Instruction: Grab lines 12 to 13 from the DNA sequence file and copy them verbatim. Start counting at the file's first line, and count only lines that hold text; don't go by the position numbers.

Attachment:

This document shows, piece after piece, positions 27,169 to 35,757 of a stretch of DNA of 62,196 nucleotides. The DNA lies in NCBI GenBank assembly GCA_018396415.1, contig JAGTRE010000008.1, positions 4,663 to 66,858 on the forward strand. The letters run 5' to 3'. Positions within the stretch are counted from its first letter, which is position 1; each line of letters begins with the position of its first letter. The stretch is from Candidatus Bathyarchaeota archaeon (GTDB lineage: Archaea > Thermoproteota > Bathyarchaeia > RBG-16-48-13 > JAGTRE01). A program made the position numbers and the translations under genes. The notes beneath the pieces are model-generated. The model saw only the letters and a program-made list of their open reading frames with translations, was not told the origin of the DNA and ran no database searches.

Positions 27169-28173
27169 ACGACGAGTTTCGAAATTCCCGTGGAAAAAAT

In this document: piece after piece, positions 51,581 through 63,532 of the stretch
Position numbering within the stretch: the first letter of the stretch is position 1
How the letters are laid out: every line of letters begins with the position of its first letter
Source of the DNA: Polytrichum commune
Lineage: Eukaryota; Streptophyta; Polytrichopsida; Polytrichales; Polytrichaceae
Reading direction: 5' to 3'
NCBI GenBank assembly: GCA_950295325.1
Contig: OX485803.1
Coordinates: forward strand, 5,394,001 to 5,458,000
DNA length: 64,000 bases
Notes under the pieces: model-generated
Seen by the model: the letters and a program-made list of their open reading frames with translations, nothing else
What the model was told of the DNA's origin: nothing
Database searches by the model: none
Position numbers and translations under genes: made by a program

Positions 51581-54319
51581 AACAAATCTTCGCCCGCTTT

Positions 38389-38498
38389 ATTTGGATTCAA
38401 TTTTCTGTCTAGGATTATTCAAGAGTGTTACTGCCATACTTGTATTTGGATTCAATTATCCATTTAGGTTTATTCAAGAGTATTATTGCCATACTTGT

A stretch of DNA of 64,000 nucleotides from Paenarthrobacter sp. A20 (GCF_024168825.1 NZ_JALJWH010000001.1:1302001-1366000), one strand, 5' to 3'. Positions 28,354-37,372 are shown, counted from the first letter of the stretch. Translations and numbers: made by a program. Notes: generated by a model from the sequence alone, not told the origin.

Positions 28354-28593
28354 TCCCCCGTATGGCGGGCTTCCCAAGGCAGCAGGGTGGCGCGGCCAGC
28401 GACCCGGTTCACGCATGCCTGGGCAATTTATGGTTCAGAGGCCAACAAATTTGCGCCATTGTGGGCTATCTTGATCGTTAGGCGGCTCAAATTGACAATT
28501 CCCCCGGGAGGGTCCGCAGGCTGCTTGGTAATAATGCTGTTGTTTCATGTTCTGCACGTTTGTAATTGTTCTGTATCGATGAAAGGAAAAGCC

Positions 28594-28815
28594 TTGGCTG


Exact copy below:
Coordinates: forward strand, 5,394,001 to 5,458,000
DNA length: 64,000 bases